Our room sort of continued in that vein (no bugs as far as I could tell). There was a white comforter and perfume-y soaps and a wide-screen TV but it was a posh veneer painted over a pretty lackluster hotel with an early 1990s mauve-and-mint color scheme. The view of the harbor from the three big windows was worth the price of admission though.
Having spent our entire vacation budget on transportation and lodging we decided to entertain ourselves by walking as much of the city as we could. It being late-December we only had about five hours of daylight to do it in so we set out right away.
Our first stop was Victoria’s historic Chinatown, the oldest in Canada and second oldest in North America (behind San Francisco). It seemed smaller than Seattle’s International District, but featured plenty of cool old buildings and yummy $1.50 pork buns at the Victoria BBQ House & Bakery.
From there we wandered down Fort Street stopping at an awesome Charcuterie shop called choux choux charcuterie that carried all manner of fancy cured meats, exotic cheeses and delicious jars of imported preserves and pickles.
We were headed to Craigdarroch Castle, one of those requisite mean-old-industrialist-that-came-from-Britian-and-built-the-railroad-on-the-backs-of-poorer-immigrants type mansions that offer a staid, predictable and over-priced destination in most North American tourist towns. (It wasn’t till the ferry ride home that I realized the Clipper had given us a 2 for 1 coupon for entry. That’s $13.75 I’ll never get back!)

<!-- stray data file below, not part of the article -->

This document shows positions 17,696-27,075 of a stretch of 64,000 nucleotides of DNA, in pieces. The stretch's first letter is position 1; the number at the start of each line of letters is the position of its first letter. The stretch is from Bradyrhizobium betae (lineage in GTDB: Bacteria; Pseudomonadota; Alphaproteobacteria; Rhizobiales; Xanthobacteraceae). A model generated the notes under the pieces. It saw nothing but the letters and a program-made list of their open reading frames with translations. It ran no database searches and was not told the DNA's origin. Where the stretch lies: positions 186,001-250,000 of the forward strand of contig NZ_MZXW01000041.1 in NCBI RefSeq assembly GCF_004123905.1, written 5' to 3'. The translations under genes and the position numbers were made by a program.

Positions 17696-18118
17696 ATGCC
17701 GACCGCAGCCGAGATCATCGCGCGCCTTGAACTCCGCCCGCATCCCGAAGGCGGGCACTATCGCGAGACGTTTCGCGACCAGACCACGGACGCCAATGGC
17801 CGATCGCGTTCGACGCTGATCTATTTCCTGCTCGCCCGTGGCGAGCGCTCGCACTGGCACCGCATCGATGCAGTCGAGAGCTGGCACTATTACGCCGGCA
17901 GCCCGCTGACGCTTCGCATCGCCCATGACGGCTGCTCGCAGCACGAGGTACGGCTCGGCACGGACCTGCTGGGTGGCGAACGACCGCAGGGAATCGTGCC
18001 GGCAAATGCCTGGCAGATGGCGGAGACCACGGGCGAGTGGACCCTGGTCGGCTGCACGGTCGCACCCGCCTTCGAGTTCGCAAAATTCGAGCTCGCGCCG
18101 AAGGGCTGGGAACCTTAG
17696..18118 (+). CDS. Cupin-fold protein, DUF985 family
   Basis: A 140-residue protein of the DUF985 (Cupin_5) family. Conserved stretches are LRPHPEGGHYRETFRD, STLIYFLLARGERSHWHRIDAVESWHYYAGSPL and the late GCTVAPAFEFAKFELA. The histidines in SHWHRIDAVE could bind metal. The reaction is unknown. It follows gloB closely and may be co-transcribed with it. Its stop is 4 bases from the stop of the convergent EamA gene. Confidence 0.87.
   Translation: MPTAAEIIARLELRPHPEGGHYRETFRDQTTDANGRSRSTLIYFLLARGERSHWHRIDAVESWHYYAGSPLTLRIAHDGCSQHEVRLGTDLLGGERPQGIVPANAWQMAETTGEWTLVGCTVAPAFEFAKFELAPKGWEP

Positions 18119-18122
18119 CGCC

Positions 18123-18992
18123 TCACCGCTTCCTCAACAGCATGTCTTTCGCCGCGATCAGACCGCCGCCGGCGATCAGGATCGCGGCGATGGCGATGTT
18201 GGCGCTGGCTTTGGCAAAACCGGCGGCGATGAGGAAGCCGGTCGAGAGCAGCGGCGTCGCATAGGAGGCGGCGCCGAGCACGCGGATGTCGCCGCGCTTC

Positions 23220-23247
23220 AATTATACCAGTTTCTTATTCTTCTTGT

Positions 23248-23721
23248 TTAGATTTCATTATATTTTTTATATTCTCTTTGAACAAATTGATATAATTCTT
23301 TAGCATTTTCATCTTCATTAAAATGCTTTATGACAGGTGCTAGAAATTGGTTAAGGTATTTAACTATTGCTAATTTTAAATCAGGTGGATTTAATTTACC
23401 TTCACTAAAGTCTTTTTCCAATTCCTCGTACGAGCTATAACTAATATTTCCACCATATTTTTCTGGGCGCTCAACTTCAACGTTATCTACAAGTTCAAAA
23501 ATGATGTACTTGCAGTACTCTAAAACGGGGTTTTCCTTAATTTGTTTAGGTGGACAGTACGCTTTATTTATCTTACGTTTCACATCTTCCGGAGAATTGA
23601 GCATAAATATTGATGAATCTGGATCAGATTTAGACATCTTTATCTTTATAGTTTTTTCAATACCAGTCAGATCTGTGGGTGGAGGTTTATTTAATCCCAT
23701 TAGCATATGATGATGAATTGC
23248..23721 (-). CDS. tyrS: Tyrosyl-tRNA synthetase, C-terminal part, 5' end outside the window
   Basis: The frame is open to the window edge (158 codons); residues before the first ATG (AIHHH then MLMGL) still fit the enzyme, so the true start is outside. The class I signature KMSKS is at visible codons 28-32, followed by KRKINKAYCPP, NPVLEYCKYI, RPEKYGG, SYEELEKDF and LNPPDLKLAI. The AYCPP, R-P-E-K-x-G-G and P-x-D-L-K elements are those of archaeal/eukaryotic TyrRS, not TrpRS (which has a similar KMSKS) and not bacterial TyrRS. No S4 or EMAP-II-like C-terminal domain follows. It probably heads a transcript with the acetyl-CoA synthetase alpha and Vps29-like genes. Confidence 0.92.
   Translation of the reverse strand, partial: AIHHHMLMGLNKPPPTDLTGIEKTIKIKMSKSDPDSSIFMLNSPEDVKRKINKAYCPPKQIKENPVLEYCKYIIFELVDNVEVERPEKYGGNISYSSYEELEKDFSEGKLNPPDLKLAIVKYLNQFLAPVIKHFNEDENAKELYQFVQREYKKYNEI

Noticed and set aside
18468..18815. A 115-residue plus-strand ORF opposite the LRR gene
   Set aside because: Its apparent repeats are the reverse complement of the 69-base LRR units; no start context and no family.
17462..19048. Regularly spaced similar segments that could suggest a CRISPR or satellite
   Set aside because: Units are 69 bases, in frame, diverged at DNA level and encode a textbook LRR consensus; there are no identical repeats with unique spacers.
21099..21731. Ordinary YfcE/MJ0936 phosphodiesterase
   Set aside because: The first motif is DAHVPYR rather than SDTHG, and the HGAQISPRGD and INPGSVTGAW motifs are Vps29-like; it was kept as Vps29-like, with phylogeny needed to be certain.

This “castle” was no exception. The only things that I found interesting were the mechanized shoe brush we were politely ordered to use before entering, the creepy Victorian Hair Art on the parlor wall (turns out some folks are still making this stuff) and a fellow guest with a huge mustache and squeaky leather jacket that smelled like super skunky weed.
From there we walked down to Ross Bay Cemetery and then cut over to Dallas Road where we walked along a promenade swarming with hilariously cute off-leash dogs. Seriously, dog-lovers, a visit to this park alone would be worth the trip.
We rung in 2012 along the waterfront, (as per my no-hangover promise, I teetotled and toasted with Diet Coke), wishing stumbling strangers a “Happy New Year” and admiring the lights strung over the Parliament Building. We figured we should eat one more time and enjoyed “curry pizza” (veggie pizza with curry powder) at The Joint before climbing under the fluffy white comforter back at the Empress.
The next morning, we headed to the movies and dim sum at Dynasty (a pretty uninspired, greasy affair, though we might have just ordered wrong) before hopping back on the Clipper for home.
By 8pm, a little over 36-hours since we’d originally departed, we were back in Seattle. Two friends were waiting to pick us up at pier 69, quick to bemoan their hangovers and declare New Year’s Eve at the Seattle bars “amateur night”.
Close as it may be, Victoria really did feel like getting away to another country. I definitely wasn’t sorry I’d left town for the weekend.
A couple of other tips:
You do need a passport to go to Canada. But really you should have one anyways; you never know when you’ll need to flee the country on short notice.
The Canadian dollar is about equal to the US dollar nowadays, so no math required to calculate prices. US credit and debit cards work fine purchases and at ATMs if you want to avoid the embarrassment of asking folks if they “take American” (though almost everyone will)